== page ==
What is Low-Pass Whole Genome Sequencing?
Updated on March 8, 2024
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What is Low-Pass Whole Genome Sequencing?

Low-Pass Whole Genome Sequencing (LP-WGS), also called shallow whole genome sequencing, is a DNA sequencing method that offers a balance of cost-effectiveness and accuracy when studying genetic variation.

Unlike traditional Whole Genome Sequencing (WGS), which analyzes the genome at a high depth (typically 30x-50x coverage), LP-WGS sequences each part of the genome only a few times (0.1x-5x coverage).

How Does LP-WGS Achieve Accuracy with Lower Coverage?

Despite the lower coverage, LP-WGS can still reliably detect common genetic variations like single nucleotide polymorphisms (SNPs), insertions, deletions, and structural variations.

LP-WGS does this through statistical imputation, where computers use patterns found in large reference databases (like the 1000 Genomes Project) to predict the genotypes between the parts of the genome that were directly sequenced.

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Cost-Saving Advantages of LP-WGS

The primary advantage of LP-WGS is its significant cost reduction compared to traditional high-pass WGS. Here’s why:

  • Lower Sequencing Costs – Sequencing fewer times per genome drastically reduces the overall cost
  • High Throughput – LP-WGS is ideal for large-scale studies analyzing many samples simultaneously, lowering per-sample costs

Cost Comparison

To illustrate the cost differences, consider these figures:

  • High-pass WGS – As of the latest data, the cost to generate a high-quality ‘draft’ whole human genome sequence in mid-2015 was just above $4,000; by late 2015, that figure had fallen below $1,500.
  • Low-pass WGS – For low-pass sequencing, the cost can be significantly lower. If sequencing a human genome to 30x coverage costs $1,000, then sequencing a human sample to 0.4x coverage costs around $13. Another source mentions the current cost of 0.4× WGS per sample, including library preparation, is approximately $30 ($12 for sequencing and $18 for library preparation per sample).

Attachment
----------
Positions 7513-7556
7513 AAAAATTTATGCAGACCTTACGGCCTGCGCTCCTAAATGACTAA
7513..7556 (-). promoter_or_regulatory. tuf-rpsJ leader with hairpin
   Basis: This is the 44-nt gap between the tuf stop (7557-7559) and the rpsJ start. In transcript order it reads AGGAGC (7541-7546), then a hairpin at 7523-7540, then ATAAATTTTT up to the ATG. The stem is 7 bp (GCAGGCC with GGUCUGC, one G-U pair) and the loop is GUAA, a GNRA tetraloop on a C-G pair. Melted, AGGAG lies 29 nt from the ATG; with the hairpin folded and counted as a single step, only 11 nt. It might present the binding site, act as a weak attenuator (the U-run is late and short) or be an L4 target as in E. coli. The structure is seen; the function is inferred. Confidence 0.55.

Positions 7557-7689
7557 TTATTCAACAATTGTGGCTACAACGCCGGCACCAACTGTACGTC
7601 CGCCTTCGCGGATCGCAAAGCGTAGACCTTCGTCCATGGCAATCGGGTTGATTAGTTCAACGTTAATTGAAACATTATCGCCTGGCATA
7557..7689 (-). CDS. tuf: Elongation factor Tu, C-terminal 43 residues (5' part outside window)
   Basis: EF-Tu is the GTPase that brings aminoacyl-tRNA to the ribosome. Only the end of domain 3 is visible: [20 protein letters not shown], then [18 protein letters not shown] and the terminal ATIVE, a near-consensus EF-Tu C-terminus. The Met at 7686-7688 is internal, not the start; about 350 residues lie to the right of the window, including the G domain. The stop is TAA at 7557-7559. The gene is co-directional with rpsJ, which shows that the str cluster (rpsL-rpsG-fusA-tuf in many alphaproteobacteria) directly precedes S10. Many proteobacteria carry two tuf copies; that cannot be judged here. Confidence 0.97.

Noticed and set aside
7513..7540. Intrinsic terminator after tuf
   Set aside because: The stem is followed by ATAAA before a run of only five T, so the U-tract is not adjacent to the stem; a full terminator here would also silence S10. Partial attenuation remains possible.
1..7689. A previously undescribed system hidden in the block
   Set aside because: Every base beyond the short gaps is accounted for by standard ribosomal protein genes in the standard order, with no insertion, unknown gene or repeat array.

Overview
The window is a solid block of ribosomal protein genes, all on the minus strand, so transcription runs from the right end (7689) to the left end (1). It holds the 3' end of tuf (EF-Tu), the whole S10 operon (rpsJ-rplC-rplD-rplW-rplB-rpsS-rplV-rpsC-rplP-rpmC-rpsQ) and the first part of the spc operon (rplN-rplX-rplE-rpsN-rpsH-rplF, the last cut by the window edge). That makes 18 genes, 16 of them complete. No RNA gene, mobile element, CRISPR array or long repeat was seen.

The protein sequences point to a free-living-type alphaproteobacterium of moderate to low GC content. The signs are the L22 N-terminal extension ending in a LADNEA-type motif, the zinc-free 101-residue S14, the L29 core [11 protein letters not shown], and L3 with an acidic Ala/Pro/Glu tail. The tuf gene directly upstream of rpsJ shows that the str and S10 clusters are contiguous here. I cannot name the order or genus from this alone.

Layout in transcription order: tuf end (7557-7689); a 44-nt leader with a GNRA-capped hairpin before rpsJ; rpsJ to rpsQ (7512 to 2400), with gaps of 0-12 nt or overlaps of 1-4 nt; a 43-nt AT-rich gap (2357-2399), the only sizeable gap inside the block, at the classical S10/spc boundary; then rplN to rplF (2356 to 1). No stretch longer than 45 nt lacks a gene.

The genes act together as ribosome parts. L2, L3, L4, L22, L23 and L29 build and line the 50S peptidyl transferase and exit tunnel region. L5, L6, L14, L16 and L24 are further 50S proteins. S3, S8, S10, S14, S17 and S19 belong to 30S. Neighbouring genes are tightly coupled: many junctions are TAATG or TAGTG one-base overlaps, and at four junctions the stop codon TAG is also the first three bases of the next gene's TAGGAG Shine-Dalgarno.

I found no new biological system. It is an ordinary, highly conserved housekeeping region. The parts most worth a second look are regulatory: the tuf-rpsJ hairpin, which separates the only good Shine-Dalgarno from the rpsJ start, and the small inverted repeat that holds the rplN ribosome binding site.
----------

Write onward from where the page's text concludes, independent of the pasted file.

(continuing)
Maintaining Accuracy

LP-WGS achieves remarkable accuracy while being cost-effective. Studies have shown up to 99% accuracy in identifying genetic variations. This makes it a powerful tool for various purposes:

Applications of LP-WGS

  • Large-Scale Research – LP-WGS is perfect for studies where many samples need to be analyzed, like Genome-Wide Association Studies (GWAS), which look for links between common gene variations and traits
  • Clinical Settings – In some cases, LP-WGS can be combined with targeted deep sequencing to focus on specific areas of interest for clinical diagnosis
  • Copy Number Variation (CNV) Detection – LP-WGS provides a powerful and cost-effective method for genome-wide CNV analysis
  • Limited DNA Samples – LP-WGS requires less DNA than traditional WGS, making it suitable for research situations with limited sample amounts

Cost vs. Accuracy Trade-Offs

While LP-WGS offers excellent accuracy and cost-savings, it’s important to understand the trade-offs compared to high-pass WGS:

  • Rare Variant Detection – High-pass WGS remains the gold standard for detecting extremely rare genetic variations
  • Specific Applications – Some research or clinical needs may still necessitate the greater depth of traditional WGS

Low-Pass Whole Genome Sequencing is a valuable tool in genomics. Its cost-effectiveness, accuracy, and suitability for large-scale studies make it an attractive option for researchers and clinicians alike.

As sequencing technologies continue to advance, LP-WGS is likely to play an even more significant role in understanding genetic variation and its impact on health and disease.

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Updated on March 8, 2024
Angela Natividad
Angela Natividad
Content Contributor
Angela is a full-time digital content manager and editor for Know Your DNA. She also contributes freelance articles to several local and international websites when she has the time. She's always been a voracious believer in finding the truth and ensuring the science is sound.